In Major League Soccer’s match week two, a disappointing draw between hosts Seattle Sounders and the visiting Columbus Crew was mirrored in the lackluster attendance figure of a city hit hard by the devastating COVID-19. With Washington State Governor Jay Inslee announcing a state of emergency a week before the game, King County residents were reluctant to support their team in their usual fashion which resulted in the lowest attendance figure since the team’s inaugural 2009 season.
After Columbus scored in the 33rd minute on their only shot of the first half, the Sounders made several second-half changes and clawed their way to a 1-1 draw. This tactical analysis will delve into what those changes were and why they worked.
Brian Schmetzer made three personnel changes from their opening week win against the Chicago Fire; Yeimar Gomez made the jump from the substitutes bench to a centre-back partnership with Xavier Arreaga, while Jordan Morris and Gustav Svensson rejoined the starting 11. Svensson, in his customary holding midfield role, was coupled with Joao Paolo and had Cristian Roldan as an advanced central midfielder above them. Morris and Miguel Ibarra flanked the prolific Raul Ruidiaz to round out the attack.
Following their victory away to New York City FC the week before, Caleb Porter dropped winter signing Vito Wormgoor for Aboubacar Keita in the center of defense but selected an unchanged midfield three of Artur, Darlington Nagbe, and Lucas Zelayaran. Luis Espinoza and Pedro Santos played as wide midfielders while goal scorer Gyasi Zardes started as his team’s centre-forward.
The Sounders and Crew each set out in a similar 4-4-2 defensive shapes in both high and mid-blocks, which transformed into different variations of a back five at times when they were defending in their final third. Ruidiaz was joined with attacking midfielder Roldan to form the first line of pressure for Seattle, while Zelarayan pushed forward to aid Zardes in a block of two pressing the opposition’s backline. Although defending in a midfield block of four ostensibly leaves a three-versus-two in central areas, both teams found success in denying the opposition central midfielders the ball in dangerous areas in several ways.
Columbus’ defensive plan
Here, Zardes’ narrow starting position and delayed pressure forces Gomez into the wide channel while creating a cover shadow that removes the option to find Svensson in space behind Columbus’ first line of defense. By doing so, Zardes is able to turn Seattle’s three-versus-two advantage in the middle into a more manageable two-versus-two. Nagbe and Artur then tended to man-mark the remaining two central midfielders by following their movements towards the ball and only passing off their lateral or vertical movement once a fellow Crew player would be in a closer position to then pick up the attacker.
Left midfielder Santos has also stayed narrower in the hopes of cutting off any pass into Seattle’s right midfielder or striker and allows Gomez to pass to the right-back Kelvin Leerdam in order to initiate a pressing trigger. Using the centre-back to full-back pass was a key moment for Columbus and their ability to win the ball back in the first half and forced a shift in tactics from Seattle that we’ll touch on later.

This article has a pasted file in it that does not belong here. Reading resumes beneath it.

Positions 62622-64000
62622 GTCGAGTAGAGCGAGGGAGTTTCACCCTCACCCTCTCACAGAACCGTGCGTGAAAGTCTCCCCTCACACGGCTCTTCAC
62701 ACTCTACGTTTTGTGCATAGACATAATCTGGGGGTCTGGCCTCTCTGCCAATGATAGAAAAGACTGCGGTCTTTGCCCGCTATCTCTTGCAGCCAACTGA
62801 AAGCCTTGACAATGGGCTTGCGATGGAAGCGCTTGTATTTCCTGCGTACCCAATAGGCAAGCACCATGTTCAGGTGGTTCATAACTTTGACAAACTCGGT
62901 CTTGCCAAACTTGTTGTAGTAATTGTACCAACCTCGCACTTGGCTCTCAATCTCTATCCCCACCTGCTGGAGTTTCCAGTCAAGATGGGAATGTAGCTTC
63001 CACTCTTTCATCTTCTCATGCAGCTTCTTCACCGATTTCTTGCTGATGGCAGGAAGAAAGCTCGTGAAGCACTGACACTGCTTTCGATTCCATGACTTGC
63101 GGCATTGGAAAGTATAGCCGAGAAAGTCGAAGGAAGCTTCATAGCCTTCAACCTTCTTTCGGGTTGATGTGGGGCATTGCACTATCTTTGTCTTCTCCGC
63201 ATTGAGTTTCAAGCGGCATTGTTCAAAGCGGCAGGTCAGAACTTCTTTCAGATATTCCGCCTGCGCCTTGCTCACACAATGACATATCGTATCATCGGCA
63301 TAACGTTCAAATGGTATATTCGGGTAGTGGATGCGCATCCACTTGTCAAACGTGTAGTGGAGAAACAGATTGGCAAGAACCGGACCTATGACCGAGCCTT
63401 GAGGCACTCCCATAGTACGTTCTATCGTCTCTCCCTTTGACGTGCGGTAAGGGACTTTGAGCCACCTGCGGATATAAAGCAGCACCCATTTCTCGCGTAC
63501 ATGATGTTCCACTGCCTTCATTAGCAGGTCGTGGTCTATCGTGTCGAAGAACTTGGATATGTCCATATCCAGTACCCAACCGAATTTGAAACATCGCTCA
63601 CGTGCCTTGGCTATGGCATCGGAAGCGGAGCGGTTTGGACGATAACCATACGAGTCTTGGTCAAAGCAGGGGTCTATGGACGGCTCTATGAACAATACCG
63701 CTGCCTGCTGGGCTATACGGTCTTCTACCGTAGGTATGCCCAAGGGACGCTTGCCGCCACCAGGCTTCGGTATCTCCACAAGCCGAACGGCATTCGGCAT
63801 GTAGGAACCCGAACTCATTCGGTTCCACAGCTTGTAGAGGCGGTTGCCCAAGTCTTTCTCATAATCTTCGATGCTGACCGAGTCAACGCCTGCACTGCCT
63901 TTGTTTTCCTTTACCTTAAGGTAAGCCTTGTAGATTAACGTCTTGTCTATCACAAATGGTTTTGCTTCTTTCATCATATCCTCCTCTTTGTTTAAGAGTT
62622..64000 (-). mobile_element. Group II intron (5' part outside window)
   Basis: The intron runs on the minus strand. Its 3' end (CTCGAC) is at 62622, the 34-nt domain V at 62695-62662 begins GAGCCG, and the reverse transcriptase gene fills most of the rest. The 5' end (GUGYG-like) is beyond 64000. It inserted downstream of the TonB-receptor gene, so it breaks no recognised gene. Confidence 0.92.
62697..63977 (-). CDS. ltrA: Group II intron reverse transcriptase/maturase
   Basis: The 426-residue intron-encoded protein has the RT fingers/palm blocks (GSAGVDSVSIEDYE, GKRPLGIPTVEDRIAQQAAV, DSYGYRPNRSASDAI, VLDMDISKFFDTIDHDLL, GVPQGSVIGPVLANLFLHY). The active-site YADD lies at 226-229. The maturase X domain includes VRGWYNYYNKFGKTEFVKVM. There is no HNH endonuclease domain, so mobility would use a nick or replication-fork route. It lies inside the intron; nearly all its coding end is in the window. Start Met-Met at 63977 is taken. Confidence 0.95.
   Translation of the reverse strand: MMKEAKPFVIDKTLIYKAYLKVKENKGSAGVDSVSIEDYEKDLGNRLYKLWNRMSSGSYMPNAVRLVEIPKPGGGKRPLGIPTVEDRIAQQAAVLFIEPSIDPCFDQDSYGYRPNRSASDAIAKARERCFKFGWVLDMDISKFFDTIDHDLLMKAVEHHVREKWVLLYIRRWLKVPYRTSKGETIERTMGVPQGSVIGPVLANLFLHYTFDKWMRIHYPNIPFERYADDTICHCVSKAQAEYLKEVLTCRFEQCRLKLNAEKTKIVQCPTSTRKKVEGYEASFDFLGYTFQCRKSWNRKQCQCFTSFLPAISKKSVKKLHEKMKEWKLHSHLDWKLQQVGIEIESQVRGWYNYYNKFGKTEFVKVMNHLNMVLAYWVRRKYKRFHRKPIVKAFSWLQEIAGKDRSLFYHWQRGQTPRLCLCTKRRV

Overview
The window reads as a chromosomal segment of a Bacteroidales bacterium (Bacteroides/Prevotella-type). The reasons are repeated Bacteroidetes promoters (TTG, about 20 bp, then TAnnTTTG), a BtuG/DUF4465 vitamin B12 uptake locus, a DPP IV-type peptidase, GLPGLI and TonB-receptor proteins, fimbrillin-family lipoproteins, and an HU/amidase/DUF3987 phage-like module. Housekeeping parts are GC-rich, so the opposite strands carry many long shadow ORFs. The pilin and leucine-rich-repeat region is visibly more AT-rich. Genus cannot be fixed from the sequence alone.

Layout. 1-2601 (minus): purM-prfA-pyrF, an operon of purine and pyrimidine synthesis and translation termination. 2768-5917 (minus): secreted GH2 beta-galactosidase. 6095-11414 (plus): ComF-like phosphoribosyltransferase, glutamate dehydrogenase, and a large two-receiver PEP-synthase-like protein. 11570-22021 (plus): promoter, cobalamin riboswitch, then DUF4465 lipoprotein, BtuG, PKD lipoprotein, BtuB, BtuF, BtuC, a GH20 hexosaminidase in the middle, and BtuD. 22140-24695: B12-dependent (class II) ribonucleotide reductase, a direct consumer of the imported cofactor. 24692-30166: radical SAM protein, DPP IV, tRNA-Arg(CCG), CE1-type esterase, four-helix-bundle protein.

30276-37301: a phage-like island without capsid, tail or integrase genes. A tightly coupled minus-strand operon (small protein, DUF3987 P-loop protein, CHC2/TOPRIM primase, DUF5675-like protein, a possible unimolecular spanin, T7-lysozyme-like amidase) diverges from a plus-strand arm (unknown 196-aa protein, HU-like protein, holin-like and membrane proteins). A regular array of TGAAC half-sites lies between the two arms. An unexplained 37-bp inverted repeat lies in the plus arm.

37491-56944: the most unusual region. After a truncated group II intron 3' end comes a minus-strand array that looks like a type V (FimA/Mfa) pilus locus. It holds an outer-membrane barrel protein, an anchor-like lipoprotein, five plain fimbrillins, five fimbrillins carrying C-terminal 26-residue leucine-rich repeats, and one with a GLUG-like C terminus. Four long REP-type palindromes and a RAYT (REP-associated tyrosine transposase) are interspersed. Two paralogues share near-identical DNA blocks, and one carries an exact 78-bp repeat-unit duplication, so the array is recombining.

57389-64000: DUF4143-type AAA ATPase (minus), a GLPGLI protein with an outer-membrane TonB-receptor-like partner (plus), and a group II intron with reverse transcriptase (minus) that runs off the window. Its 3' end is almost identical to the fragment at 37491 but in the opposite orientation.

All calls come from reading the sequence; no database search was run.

If Seattle was ever able to find an attacker between Columbus’ defense and midfield, the Crew relied on the pressuring defender to delay play long enough for their midfielders to collapse and provide backpressure, creating numbers around the ball in order to win it back or reduce the space for Seattle midfielders looking for layoffs.
Seattle’s defensive plan
After playing as a holding midfielder in Seattle’s disappointing two-game CCL campaign and a right winger in their season opener against Chicago, Roldan advanced to an attacking midfielder role due to the inclusion of now-fit Svensson. Although his natural tendency in-possession was to drift around link the back four and two holding midfielders with the attacking three, his positioning was more disciplined in defense.
Seattle used the top of the centre-circle as their line of confrontation with Roldan joining Ruidiaz to create a front two in a mid and low block. Depending on which side the ball was on, they took turns pressing the centre-back in possession and marking the ball-near holding midfielder of Columbus.
By angling their pressure towards the nearest sideline and marking the nearest central midfielder, their main goal was to force play wide, else allow play to be switched through the opposite centre-back to afford Seattle’s midfield four enough time to shift laterally.
Although the play has been switched to Artur dropping into the left half-space, the four seconds it took allowed Seattle’s midfield block to shift and deny penetrating central passes. By choosing to defend zonally in the midfield rather than man-mark, Seattle was able to stay compact and keep Columbus’ attacking play wide, yet the resulting slower pressure on the ball carrier allowed the Crew to advance play fairly easily into their midfield and attacking thirds.